Sunday, May 30, 2010

Memorial Day

I'm on a tight schedule today, so can't make the big Memorial Day post I had been planning. To be quite truthful, I hadn't decided at all what to write about, merely that it was going to be big, and wasn't going to feature John McCrae's very fine poem, merely because it is a good poem and everybody quotes it. I was hoping there might be something obscure lurking in the archives somewhere that would offer a similar, but startlingly unfamiliar view of the sentiment of the day, but if there is, I never did come across it. . .anyway, it would have to be something rather exquisite to equal the appropriateness of McCrae's concise verses, as overly familiar as they may be to us these days.

Since I have about five minutes to type out something, and since I am already on the topics of Canadians and Memorial Day, when I was north of the border, I was most impressed by a grand custom that they had up there. They have Remembrance Day, of course, which is equivalent to our Memorial Day (and, rather confusingly, celebrated the same day we celebrate Veteran's Day in November). The whole week leading up to Remembrance Day, however, it is extremely common to see people wearing poppies on their coats--even the newscasters on TV. This matter-of-fact display of respect was quite staggering to a foreigner like myself, and it certainly carried the spirt of the commemoration splendidly. The American Legion and the Veterans of Foreign Wars sell poppies around Memorial Day, but you rarely see anyone wearing them down here. It would be a custom worth establishing.

Friday, May 28, 2010

Fiddle and Feet

Québécois music is something I am only recently acquainted with, but the more I listen to, the more amazed I am by the fiddlers. If the videoes on YouTube are any indication, it seems to be quite normal for them to do double duty as foot-percussionists while carrying on on the fiddle--you can't say their reels aren't driven! Here is an example with André Brunet on the fiddle and feet and Martine Billette on the keyboard. The tune is listed as "La Belle Catherine."

Thursday, May 27, 2010

One of Those Bird Jigs

If you're into pipe music, have you ever noticed how many jigs are named after birds? Donald MacPherson's "The Curlew," is a classic, of course, and there's always Donald MacLeod's "The Duck" (though if I remember aright, that was about a man who had a distinctive gait, rather than an actual bird). Donald MacLeod is also responsible for "The Seagull," which is presented in the sample video below from Stefan Grossman's Guitar Workshop. The demo of the tune only takes up the first 1:05 minutes, but the following explanation by guitarist Tony McManus is quite interesting, especially the bit where he goes to the trouble to capo so that the guitar is in bagpipe range.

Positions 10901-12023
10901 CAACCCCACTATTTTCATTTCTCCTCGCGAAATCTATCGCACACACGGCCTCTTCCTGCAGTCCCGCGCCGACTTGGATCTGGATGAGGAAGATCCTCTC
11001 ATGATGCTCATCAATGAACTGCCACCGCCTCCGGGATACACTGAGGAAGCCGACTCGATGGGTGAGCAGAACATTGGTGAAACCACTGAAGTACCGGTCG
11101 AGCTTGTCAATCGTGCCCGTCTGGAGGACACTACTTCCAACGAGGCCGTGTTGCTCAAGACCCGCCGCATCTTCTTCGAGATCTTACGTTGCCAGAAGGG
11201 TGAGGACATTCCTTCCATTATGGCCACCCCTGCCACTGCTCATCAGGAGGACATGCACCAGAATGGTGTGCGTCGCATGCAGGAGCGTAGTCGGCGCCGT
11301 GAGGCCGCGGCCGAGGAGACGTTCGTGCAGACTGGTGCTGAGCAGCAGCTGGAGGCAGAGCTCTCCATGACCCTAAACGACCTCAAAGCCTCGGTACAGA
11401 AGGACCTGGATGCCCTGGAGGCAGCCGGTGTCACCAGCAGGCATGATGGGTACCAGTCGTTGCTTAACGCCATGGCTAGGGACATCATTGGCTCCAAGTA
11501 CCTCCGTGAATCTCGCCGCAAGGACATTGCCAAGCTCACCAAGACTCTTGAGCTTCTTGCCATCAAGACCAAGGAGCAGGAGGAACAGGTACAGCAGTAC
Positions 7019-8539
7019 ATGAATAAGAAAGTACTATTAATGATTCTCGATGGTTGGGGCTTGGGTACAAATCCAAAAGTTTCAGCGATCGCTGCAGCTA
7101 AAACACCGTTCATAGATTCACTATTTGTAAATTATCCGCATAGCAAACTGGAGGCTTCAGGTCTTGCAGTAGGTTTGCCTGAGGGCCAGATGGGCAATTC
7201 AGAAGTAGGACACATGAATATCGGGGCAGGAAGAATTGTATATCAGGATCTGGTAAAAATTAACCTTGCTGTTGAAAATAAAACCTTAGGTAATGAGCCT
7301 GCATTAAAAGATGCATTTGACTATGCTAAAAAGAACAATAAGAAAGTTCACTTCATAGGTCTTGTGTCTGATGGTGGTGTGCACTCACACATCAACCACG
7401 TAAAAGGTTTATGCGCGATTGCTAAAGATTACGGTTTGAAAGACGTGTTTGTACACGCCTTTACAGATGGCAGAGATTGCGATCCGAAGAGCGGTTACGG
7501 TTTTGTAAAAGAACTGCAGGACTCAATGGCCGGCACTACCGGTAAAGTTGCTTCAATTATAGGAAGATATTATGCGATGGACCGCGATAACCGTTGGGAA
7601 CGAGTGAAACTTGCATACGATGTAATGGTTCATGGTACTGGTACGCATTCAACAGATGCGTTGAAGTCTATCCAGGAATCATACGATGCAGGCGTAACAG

Wednesday, May 26, 2010

New Things of Great Beauty

There are advantages to techonolgy at times--I saw a post on Facebook last night about this lovely little boat that was just completed by a group of people in Achiltibuie.

Tuesday, May 25, 2010


I was trying to find another hornpipe and couldn't bring the one I wanted readily to hand, so here's something much better: a smashing band rendition of "His Father's Lament for Donald MacKenzie" by Texas' St. Thomas Episcopal School Pipe Band.

(I just re-read that intro and realized that "smashing" in strict English might be a little at odds with the deliberate beauty of a piobaireachd like the one above, but if you buy into the supposed etymology of the word, it comes, they say, from the Irish is maith sin, which simply means, "That is good." Which it certainly is.)

Monday, May 24, 2010

This Side of Spring

Purplish flowers were all the latest rage down at the American River yesterday. There were thistles in great quantities, a circumstance which seemed to please the bees to no end. In fact, it would have been worthwhile to spend an hour at the first growth of thistles I came upon; ever turn of leaf or flower seemed to be claimed by a different creature. Inevitably, there were many more bugs than there were good shots to prove it, but the focus held on this katydid nymph.
Wide, sunny spaces that had been green only last month were burned a dull brown and glutted with fluffy white parachutes of aster seeds. It was all the more startling, in such a wilderness, to come upon sharp strokes of colour effected by dwarf brodiaea (Brodiaea terrestris).

The predominant family in the park was definitely Fabaceae; the clearings that still had some life in them were thick with small lupins, and especially vetch.

For every plant I could more-or-less identify, there were at least two that I couldn't, so if any of you might give me a lead on any of the following, it would be muchly appreciated! The long, square stems of this one could reach the five-foot mark.

It isn't entirely the fault of a bad exposure that the plant below doesn't look too purple; it was only very faintly coloured in real life as well. (Note the almost-in-focus pipevine swallowtail on the top cluster of flowers!. . .Alas, only "almost.")

And yes, this one is stretching the "purple" label a bit, but I thought it was pretty nifty. Is it a showy native, or a showy escapee from a local garden?

[EDIT: 07/05/2011 It's a native, definitely Clarkia. Unless told otherwise, I'm going to assume it's Clarkia ungiculata.]